The Pendleton Civil Service Reform Act is an 1883 United States federal law that established the United States Civil Service Commission, which placed most federal employees on the merit system and marked the end of the so-called "spoils system." Drafted during the Chester A. Arthur administration, the Pendleton Act served as a response to President James Garfield's assassination by Charles J. Guiteau (a "disappointed office seeker"). The Act was passed into law on January 16, 1883. The Act was sponsored by Senator George H. Pendleton, Democrat of Ohio, and written by Dorman B. Eaton, a staunch opponent of the patronage system who was later first chairman of the United States Civil Service Commission.

The federal bureaucracy in the years after the Civil War was generally undistinguished, because the system of selecting officials and supervising their work was irrational. That system had evolved in the early nineteenth century, and relied on the well-known political adage, "to the victor belong the spoils." That did not necessarily mean that bad people were appointed; many government officials were quite good, but the system itself was ill-suited to efficiency. This spoils system caused many presidents to exploit their position of power by granting ill-equipped friends to important government jobs as opposed to people of merit and qualifications.

The idea of rotation in office, however, was thought to be "democratic." Andrew Jackson in 1829 had declared: "No man has any more intrinsic right to official station than another... The duties of all public officers are, or at least admit of being made, so plain and simple that men of intelligence may readily qualify themselves for their performance."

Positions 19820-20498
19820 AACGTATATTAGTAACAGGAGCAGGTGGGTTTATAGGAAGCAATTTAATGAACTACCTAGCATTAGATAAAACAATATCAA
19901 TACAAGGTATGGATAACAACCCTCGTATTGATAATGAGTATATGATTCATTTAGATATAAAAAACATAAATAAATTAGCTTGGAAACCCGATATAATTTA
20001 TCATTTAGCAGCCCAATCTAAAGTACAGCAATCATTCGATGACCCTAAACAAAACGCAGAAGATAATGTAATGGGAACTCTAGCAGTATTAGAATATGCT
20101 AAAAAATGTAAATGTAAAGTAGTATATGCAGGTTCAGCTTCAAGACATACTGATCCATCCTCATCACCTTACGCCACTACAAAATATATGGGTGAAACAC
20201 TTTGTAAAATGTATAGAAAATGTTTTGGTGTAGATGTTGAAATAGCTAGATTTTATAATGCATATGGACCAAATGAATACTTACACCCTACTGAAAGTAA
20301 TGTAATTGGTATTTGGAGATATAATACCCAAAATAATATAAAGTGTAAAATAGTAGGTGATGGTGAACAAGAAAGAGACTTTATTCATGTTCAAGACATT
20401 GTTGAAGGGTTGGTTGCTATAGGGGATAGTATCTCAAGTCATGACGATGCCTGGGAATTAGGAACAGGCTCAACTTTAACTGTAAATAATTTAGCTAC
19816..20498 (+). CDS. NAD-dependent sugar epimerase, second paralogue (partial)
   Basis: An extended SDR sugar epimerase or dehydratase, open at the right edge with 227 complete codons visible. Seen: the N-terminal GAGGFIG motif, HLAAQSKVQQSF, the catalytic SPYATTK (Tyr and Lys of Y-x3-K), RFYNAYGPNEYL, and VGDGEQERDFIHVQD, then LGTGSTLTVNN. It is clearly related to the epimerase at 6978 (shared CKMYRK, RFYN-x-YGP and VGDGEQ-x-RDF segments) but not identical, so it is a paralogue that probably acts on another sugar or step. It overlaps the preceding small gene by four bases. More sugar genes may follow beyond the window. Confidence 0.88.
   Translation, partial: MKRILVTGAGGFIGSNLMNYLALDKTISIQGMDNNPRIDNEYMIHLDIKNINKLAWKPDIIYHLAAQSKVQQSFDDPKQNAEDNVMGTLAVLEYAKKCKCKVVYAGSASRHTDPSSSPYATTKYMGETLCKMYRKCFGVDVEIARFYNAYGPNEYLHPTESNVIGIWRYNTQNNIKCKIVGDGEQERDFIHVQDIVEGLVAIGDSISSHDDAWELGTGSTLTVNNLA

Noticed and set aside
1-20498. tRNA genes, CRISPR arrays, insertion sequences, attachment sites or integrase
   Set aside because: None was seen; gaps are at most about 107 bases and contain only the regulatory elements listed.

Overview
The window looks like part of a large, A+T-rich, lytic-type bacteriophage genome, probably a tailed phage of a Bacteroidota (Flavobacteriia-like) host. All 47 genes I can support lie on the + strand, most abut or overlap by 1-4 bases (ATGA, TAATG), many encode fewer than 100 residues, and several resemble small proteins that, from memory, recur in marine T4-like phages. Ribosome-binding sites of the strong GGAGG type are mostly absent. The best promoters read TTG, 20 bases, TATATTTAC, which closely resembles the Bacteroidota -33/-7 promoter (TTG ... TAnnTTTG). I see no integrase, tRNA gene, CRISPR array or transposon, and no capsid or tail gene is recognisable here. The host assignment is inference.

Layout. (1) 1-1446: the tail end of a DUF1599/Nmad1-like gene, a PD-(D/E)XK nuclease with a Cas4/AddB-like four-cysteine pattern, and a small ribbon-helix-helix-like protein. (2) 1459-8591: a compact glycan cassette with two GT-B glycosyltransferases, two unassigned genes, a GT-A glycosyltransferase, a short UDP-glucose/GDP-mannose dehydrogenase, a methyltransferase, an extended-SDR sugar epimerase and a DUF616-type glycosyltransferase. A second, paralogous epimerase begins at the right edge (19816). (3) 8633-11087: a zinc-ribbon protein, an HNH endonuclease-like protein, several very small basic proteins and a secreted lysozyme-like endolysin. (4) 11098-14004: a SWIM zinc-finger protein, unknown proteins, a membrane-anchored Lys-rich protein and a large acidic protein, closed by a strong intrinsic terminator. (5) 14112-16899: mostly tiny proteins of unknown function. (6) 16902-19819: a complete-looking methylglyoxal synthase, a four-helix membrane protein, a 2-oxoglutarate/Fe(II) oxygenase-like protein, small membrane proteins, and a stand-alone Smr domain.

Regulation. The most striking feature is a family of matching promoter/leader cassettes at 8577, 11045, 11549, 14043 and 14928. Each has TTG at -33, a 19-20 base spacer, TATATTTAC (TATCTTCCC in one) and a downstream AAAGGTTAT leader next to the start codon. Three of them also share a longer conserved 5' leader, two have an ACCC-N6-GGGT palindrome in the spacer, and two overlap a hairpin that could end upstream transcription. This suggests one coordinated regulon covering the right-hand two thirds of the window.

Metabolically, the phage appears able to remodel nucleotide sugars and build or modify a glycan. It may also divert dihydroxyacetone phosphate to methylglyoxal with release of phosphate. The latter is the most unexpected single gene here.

This had not been true in 1829, and was certainly not true fifty years later. The constant turnover provided no institutional memory; government workers panicked at every election and had little sense of loyalty to their jobs, because their tenure was often of such short duration. As Henry Clay put it, government officials after an election are "like the inhabitants of Cairo when the plague breaks out; no one knows who is next to encounter the stroke of death."

Over the years, the flaws became more serious and obvious. Political leaders required their patronage appointees to devote time and money to party affairs. After each election winners were besieged by hungry office-seekers, and wrangling between the president and Congress over patronage became endemic.

By the 1880s, one could open a Washington newspaper after an election and find many advertisements like this one:

WANTEDA GOVERNMENT CLERKSHIP at a salary of not less than $1,000 per annum. Will give $100 to any one securing me such a position.

The situation was compounded by the growth of the federal bureaucracy. In Jackson's time there had been 20,000 persons on the federal payroll. By end of the Civil War the number had increased to 53,000; by 1884, 131,000; and by 1891, 166,000. Presidents were hounded by office- seekers. When James Garfield became president he discovered hungry office-seekers "lying in wait" for him "like vultures for a wounded bison."

Moreover, new government jobs required special skills. The use of typewriters, introduced in the early 1880s, meant that mere literacy and decent penmanship were no longer enough for a clerk's job. With the creation of administrative agencies like the Interstate Commerce Commission and specialized agricultural bureaus, one needed scientific expertise. The spoils system was not the way to get them. This is where the Pendleton Civil Service Act of 1883 comes into play. This act classified that government jobs were now, under this act, being applied for and given to those whose abilities fit the position best. But, with this act came two rules, they cannot tribute to campaign funds and they cannot be fired for political reasons.

A civil service movement started in New York in 1877, and although it developed considerable public support, the politicians refused to go along. Then came the assassination of President Garfield by Charles Guiteau, a disappointed office-seeker, and the public clamor could no longer be ignored.

The Pendleton Act classified certain jobs, removed them from the patronage ranks, and set up a Civil Service Commission to administer a system based on merit rather than political connections.

As the classified list was expanded over the years, it provided for a competent and permanent government bureaucracy. In 1883 fewer than 15,000 jobs were classified; by the time William McKinley became president in 1897, 86,000almost half of all federal employees were classified.